A short tutorial on how to use geom_segment() to create a Likert-type plot with ggplot, and then convert this to an interactive plotly chart.
Like ggplot, plotly does not easily accomodate Likert-type charts, and for many of the same reasons – namely that negative bar heights make stacking more complicated. This tutorial uses geom_segment() rather than geom_bar() to achieve the desired layout in ggplot.
We’re using the same pre-summarized data from the Arab Barometer III survey as used in this post, and the data can be downloaded here in CSV format. The data concern public opinion on the future economic outlook in eleven Arab countries. Survey respondnets were asked, “What do you think will be the economic situation in your country during the next few years (3-5 years) compared to the current situation?,” with the response options: “Much worse,” “Somewhat worse,” “Almost the same,” “Somewhat better,” or “Much better.”
Here’s the chart in plotly:
First we get the data and load four required packages.
We difference the data from a zero center-point to obtain staring values for our line segments. The center-point for each country is half the neutral category (“Almost the same”). We then order the factor by the sum of negative responses to obtain the classic “cascade” of Likert-type plots. Finally, we multiply the entire data frame by 100 to get the data into a percent format.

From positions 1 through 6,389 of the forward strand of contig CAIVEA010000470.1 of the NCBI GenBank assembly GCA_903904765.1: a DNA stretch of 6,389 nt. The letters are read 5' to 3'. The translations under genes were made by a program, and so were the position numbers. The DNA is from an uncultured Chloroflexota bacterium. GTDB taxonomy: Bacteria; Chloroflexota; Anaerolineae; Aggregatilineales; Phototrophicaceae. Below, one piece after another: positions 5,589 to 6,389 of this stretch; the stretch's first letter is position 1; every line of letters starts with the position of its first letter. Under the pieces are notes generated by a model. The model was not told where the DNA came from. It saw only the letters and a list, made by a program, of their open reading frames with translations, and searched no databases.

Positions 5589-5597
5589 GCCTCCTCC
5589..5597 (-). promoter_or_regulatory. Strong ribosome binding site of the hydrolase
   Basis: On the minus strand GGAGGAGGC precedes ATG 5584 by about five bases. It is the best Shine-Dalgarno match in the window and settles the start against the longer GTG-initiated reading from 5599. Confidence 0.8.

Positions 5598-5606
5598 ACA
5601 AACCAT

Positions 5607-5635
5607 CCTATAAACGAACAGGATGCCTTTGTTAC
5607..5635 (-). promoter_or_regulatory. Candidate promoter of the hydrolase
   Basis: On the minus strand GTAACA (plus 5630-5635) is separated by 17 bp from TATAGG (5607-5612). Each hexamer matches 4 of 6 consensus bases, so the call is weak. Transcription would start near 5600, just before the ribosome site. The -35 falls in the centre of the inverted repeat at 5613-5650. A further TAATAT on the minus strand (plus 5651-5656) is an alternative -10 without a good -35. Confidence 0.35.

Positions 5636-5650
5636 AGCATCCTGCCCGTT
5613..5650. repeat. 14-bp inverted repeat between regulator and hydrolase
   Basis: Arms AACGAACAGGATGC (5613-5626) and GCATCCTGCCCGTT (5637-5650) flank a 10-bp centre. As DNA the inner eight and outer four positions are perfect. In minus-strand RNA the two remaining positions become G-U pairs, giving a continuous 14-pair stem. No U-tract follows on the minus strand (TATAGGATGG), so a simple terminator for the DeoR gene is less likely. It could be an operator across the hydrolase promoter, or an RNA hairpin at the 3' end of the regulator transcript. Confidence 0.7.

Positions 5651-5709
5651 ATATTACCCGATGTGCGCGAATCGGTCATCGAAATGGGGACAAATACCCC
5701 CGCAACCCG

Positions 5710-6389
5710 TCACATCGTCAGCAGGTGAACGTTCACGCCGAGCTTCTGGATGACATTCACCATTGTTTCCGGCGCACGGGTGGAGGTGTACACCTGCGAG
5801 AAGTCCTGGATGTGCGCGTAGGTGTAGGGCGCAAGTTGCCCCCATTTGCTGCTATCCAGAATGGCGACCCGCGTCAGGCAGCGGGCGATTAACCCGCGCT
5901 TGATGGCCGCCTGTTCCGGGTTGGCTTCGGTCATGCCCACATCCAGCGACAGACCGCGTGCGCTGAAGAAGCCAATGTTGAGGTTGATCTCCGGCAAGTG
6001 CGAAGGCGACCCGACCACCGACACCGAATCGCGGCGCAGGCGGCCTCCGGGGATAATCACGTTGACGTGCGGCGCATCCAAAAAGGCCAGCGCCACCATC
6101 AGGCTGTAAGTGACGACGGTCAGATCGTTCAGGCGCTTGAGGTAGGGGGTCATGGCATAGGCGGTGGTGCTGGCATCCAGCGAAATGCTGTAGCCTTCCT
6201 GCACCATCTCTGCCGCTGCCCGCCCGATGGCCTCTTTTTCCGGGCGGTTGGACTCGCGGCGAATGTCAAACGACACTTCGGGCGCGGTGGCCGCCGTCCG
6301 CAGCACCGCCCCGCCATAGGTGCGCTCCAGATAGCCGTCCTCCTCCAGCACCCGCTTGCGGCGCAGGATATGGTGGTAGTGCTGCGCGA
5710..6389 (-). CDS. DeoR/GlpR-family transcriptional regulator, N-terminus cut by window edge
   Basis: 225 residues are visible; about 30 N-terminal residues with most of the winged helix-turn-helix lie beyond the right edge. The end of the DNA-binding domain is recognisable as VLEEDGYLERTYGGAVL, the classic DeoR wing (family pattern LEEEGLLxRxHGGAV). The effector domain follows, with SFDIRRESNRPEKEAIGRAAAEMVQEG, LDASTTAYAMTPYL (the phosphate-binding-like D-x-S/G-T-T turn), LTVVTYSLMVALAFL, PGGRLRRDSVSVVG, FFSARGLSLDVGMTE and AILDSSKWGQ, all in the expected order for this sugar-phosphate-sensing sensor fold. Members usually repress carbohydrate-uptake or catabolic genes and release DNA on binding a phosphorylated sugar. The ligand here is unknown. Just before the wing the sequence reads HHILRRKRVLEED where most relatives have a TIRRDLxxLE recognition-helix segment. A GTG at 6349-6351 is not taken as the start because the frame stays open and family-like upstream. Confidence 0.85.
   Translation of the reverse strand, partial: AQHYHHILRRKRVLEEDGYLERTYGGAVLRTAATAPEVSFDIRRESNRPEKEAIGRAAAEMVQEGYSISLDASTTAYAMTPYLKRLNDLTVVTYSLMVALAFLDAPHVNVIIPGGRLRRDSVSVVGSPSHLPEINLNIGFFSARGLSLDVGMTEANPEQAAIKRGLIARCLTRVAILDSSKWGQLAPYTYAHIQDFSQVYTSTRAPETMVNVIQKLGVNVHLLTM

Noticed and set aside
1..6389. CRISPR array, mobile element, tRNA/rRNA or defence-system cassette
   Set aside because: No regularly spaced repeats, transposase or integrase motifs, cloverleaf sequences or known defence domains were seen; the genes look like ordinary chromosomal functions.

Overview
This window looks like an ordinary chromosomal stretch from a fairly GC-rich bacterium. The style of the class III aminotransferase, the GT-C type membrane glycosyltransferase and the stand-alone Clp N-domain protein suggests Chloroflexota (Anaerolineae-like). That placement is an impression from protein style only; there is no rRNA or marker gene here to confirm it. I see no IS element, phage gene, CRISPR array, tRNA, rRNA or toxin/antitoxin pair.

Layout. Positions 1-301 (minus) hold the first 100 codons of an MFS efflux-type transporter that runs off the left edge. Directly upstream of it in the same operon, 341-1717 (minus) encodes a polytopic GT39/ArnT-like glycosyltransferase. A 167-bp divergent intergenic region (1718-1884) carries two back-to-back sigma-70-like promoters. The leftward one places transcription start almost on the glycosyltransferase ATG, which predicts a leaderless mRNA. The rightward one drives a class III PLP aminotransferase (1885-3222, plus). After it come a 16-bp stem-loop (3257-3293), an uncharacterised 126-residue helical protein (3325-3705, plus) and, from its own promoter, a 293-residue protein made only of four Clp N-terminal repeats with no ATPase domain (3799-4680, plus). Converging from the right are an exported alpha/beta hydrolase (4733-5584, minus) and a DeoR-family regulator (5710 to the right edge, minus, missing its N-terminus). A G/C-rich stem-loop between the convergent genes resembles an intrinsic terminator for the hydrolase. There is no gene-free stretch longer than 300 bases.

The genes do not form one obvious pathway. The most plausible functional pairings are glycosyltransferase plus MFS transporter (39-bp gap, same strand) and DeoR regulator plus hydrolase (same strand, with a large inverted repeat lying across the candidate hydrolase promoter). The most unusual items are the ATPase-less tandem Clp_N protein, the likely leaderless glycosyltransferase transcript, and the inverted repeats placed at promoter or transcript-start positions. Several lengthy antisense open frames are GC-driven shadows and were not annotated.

Next, we melt the data frame into a long format. The first half of the melted data frame contains response values, and the second half of the melted data frame contains the starting values we calcuated previously. We need these to be on the same rows in our data frame, because geom_segment requires starting and ending coordinates for each segment. We use the cbind() function to reshape our data frame as required. We assign nicely formatted levels to our factor. And finally, we define a custom color palette loosly based on the pallete from this website; alternatively, one might use a palette from RColorBrewer.
The call to ggplot() is rather strait-forward. From each coordinate, we draw a segment of length and thickness size 6. We also specify a custom string that will be used for plotly’s hovertext.
The plot looks good enough in ggplot, and after we render this with plotly, we can still add a title and customize many features. It’s best to have a fairly simple ggplot object to pass to plotly, because not all ggplot features are currently supported by plotly. For example, some ggthemes render poorly in plotly, and some options, like a horizontal legend, are not yet available.
This final conversion to plotly requires a free subscription to post, but omit the last line here, and the chart will still render locally in RStudio’s viewer or in a browser. Transform a ggplot object to a plotly object with plotly_build(), and then edit the plotly object as necessary. I found this easiest to do with the pipe oberator (%>%). I added a multiline title, using <br> rather than \n for line breaks. I increased the top margin, because of the multiline title. And, I specified a height and width rather than use the autosize option, because the width of my bars (i.e., line segments) are determined by the size I specified in the previous call to ggplot and will not auto-scale with plotly.